Tree of motility – A proposed history of motility systems in the tree of life. Miyata, M.; Robinson, R. C.; Uyeda, T. Q. P.; Fukumori, Y.; Fukushima, S.; Haruta, S.; Homma, M.; Inaba, K.; Ito, M.; Kaito, C.; Kato, K.; Kenri, T.; Kinosita, Y.; Kojima, S.; Minamino, T.; Mori, H.; Nakamura, S.; Nakane, D.; Nakayama, K.; Nishiyama, M.; Shibata, S.; Shimabukuro, K.; Tamakoshi, M.; Taoka, A.; Tashiro, Y.; Tulum, I.; Wada, H.; and Wakabayashi, K. Genes to Cells, 25(1):6–21, 2020.
Tree of motility – A proposed history of motility systems in the tree of life [link]Paper  doi  abstract   bibtex   
Motility often plays a decisive role in the survival of species. Five systems of motility have been studied in depth: those propelled by bacterial flagella, eukaryotic actin polymerization and the eukaryotic motor proteins myosin, kinesin and dynein. However, many organisms exhibit surprisingly diverse motilities, and advances in genomics, molecular biology and imaging have showed that those motilities have inherently independent mechanisms. This makes defining the breadth of motility nontrivial, because novel motilities may be driven by unknown mechanisms. Here, we classify the known motilities based on the unique classes of movement-producing protein architectures. Based on this criterion, the current total of independent motility systems stands at 18 types. In this perspective, we discuss these modes of motility relative to the latest phylogenetic Tree of Life and propose a history of motility. During the 4 billion years since the emergence of life, motility arose in Bacteria with flagella and pili, and in Archaea with archaella. Newer modes of motility became possible in Eukarya with changes to the cell envelope. Presence or absence of a peptidoglycan layer, the acquisition of robust membrane dynamics, the enlargement of cells and environmental opportunities likely provided the context for the (co)evolution of novel types of motility.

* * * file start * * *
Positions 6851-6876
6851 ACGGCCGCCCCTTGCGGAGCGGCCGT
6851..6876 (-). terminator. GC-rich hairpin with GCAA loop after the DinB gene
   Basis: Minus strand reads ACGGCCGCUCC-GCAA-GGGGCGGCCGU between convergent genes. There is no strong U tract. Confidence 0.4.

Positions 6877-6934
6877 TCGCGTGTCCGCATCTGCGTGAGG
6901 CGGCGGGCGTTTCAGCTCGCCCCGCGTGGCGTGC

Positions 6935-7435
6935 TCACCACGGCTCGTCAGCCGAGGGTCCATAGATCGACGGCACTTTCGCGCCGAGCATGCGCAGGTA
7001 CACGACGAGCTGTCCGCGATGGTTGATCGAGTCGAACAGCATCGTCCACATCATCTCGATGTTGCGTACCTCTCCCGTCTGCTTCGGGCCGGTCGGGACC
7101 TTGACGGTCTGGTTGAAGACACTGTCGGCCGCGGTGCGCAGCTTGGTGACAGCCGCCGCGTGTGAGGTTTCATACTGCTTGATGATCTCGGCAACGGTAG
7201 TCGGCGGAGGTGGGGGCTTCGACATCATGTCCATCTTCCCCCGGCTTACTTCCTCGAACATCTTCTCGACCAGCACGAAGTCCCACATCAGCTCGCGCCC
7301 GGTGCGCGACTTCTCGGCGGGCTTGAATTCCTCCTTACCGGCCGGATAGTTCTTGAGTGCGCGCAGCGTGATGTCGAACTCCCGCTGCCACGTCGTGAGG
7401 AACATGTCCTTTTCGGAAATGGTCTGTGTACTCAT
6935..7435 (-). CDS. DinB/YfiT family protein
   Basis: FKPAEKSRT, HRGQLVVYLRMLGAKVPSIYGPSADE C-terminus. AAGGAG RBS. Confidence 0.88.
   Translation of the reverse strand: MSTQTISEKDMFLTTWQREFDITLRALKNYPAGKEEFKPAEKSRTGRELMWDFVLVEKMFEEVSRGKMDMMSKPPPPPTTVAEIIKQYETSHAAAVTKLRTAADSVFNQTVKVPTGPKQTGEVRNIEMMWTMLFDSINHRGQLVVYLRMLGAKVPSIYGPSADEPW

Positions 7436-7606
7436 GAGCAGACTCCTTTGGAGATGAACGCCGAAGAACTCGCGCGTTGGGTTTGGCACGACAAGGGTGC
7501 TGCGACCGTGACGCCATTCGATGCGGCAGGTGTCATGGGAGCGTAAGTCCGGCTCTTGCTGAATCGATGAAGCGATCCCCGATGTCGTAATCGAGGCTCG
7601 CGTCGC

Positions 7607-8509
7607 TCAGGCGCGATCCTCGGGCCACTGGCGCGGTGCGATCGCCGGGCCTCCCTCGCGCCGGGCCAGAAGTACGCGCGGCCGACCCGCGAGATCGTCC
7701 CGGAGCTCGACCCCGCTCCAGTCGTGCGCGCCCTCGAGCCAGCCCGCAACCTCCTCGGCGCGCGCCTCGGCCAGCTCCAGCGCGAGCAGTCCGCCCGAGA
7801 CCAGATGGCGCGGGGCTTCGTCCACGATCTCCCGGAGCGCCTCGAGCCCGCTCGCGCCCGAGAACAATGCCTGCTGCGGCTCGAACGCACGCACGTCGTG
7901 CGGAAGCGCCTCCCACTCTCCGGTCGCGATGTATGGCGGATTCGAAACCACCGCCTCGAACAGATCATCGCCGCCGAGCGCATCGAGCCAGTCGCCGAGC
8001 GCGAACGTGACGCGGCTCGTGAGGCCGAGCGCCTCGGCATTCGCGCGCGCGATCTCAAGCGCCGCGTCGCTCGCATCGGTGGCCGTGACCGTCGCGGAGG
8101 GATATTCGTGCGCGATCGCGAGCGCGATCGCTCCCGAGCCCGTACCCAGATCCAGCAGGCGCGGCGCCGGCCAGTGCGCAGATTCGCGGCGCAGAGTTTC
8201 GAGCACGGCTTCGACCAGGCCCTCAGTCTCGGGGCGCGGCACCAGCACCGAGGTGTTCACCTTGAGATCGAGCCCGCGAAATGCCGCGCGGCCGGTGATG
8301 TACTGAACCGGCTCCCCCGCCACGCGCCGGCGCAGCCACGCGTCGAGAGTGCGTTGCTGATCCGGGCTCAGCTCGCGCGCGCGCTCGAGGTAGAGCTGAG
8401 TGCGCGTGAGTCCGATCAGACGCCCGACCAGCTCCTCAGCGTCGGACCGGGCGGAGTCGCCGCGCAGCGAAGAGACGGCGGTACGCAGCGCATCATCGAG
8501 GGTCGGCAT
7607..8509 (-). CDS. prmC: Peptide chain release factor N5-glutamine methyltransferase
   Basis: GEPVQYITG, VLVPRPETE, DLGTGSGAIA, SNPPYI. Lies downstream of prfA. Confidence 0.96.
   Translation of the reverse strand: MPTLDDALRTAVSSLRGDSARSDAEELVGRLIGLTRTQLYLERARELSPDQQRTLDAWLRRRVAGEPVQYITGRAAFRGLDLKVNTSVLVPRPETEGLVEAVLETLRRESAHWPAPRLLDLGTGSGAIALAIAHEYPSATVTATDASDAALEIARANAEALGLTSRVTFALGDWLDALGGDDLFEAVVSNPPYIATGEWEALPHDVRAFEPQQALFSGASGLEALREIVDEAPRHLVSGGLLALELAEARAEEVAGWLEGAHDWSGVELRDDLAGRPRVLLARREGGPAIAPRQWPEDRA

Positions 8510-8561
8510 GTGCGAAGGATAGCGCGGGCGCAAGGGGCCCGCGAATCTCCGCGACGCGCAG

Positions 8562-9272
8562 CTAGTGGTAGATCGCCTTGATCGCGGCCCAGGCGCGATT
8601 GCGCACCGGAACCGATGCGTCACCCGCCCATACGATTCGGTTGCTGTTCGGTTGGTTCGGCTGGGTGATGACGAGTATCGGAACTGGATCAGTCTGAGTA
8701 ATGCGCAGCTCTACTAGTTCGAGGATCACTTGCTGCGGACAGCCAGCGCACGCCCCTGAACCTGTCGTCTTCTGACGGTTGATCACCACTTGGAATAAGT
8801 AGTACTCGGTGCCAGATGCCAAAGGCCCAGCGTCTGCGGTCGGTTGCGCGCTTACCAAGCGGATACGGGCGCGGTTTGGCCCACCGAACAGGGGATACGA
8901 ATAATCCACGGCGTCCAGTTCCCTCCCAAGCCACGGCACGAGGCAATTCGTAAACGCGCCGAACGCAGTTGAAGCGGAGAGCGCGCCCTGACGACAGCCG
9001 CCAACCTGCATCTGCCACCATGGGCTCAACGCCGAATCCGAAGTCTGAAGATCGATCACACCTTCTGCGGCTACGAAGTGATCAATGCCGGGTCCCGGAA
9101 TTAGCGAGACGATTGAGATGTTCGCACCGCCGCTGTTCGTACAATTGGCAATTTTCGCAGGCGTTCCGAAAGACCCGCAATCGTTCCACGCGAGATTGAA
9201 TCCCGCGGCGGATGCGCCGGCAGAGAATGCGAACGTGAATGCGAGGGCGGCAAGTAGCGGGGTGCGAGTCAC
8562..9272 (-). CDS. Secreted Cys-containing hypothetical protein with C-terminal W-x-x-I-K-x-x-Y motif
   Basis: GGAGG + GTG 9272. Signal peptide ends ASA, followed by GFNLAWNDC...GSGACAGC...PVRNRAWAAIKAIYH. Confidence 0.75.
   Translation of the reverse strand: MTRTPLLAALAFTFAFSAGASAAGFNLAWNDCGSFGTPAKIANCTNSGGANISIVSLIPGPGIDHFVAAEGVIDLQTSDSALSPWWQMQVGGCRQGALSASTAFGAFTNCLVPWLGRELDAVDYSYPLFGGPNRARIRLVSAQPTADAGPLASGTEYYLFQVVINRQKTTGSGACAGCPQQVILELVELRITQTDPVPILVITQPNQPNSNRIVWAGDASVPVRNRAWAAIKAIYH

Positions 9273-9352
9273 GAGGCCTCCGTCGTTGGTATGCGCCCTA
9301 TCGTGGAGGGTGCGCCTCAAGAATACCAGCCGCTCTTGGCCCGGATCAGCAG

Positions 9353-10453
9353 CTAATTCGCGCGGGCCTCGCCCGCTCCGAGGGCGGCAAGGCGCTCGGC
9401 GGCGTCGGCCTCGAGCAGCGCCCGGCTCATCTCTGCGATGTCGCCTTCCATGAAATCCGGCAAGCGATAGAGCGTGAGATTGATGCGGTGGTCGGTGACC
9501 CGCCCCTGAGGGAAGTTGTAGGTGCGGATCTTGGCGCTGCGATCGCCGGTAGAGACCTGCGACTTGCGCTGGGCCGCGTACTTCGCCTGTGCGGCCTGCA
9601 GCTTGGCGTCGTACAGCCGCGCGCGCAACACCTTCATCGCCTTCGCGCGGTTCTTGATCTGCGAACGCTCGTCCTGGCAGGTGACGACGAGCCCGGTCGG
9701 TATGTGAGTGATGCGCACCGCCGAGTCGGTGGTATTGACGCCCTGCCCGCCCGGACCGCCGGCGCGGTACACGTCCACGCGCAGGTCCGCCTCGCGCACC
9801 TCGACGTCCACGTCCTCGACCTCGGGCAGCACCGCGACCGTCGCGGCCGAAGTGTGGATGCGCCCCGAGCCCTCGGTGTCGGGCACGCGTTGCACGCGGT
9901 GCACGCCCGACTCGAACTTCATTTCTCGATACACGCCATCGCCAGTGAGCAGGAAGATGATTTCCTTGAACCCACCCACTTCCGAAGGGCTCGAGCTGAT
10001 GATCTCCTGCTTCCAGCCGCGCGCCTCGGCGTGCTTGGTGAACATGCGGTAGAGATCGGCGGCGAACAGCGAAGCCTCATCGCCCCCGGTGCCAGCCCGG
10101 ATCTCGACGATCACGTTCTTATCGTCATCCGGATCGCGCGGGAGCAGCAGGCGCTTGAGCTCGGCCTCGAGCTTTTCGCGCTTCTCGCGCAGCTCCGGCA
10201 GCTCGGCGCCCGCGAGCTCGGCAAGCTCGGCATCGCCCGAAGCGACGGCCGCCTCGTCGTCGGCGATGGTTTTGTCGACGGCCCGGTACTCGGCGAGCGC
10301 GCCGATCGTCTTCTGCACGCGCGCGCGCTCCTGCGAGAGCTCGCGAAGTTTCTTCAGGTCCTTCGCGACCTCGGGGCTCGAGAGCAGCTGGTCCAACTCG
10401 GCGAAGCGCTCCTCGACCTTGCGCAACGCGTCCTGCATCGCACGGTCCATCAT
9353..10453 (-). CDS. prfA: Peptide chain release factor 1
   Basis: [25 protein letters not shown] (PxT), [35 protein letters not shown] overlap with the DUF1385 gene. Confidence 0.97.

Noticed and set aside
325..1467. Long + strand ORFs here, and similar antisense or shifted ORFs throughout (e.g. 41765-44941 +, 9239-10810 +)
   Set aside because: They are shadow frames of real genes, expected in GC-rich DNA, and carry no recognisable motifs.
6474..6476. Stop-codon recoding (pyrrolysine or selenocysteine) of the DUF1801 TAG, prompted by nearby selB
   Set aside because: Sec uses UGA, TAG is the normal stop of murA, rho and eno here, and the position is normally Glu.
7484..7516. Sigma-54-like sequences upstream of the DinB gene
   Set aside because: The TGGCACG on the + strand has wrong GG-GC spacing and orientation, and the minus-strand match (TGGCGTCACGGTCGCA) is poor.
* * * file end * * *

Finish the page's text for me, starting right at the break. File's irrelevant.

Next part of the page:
@article{miyata_tree_2020,
	title = {Tree of motility – {A} proposed history of motility systems in the tree of life},
	volume = {25},
	copyright = {© 2020 The Authors. Genes to Cells published by Molecular Biology Society of Japan and John Wiley \& Sons Australia, Ltd},
	issn = {1365-2443},
	url = {https://onlinelibrary.wiley.com/doi/abs/10.1111/gtc.12737},
	doi = {10.1111/gtc.12737},
	abstract = {Motility often plays a decisive role in the survival of species. Five systems of motility have been studied in depth: those propelled by bacterial flagella, eukaryotic actin polymerization and the eukaryotic motor proteins myosin, kinesin and dynein. However, many organisms exhibit surprisingly diverse motilities, and advances in genomics, molecular biology and imaging have showed that those motilities have inherently independent mechanisms. This makes defining the breadth of motility nontrivial, because novel motilities may be driven by unknown mechanisms. Here, we classify the known motilities based on the unique classes of movement-producing protein architectures. Based on this criterion, the current total of independent motility systems stands at 18 types. In this perspective, we discuss these modes of motility relative to the latest phylogenetic Tree of Life and propose a history of motility. During the 4 billion years since the emergence of life, motility arose in Bacteria with flagella and pili, and in Archaea with archaella. Newer modes of motility became possible in Eukarya with changes to the cell envelope. Presence or absence of a peptidoglycan layer, the acquisition of robust membrane dynamics, the enlargement of cells and environmental opportunities likely provided the context for the (co)evolution of novel types of motility.},
	language = {en},
	number = {1},
	urldate = {2020-02-18},
	journal = {Genes to Cells},
	author = {Miyata, Makoto and Robinson, Robert C. and Uyeda, Taro Q. P. and Fukumori, Yoshihiro and Fukushima, Shun-ichi and Haruta, Shin and Homma, Michio and Inaba, Kazuo and Ito, Masahiro and Kaito, Chikara and Kato, Kentaro and Kenri, Tsuyoshi and Kinosita, Yoshiaki and Kojima, Seiji and Minamino, Tohru and Mori, Hiroyuki and Nakamura, Shuichi and Nakane, Daisuke and Nakayama, Koji and Nishiyama, Masayoshi and Shibata, Satoshi and Shimabukuro, Katsuya and Tamakoshi, Masatada and Taoka, Azuma and Tashiro, Yosuke and Tulum, Isil and Wada, Hirofumi and Wakabayashi, Ken-ichi},
	year = {2020},
	keywords = {Inaba K},
	pages = {6--21}
}
Downloads: 0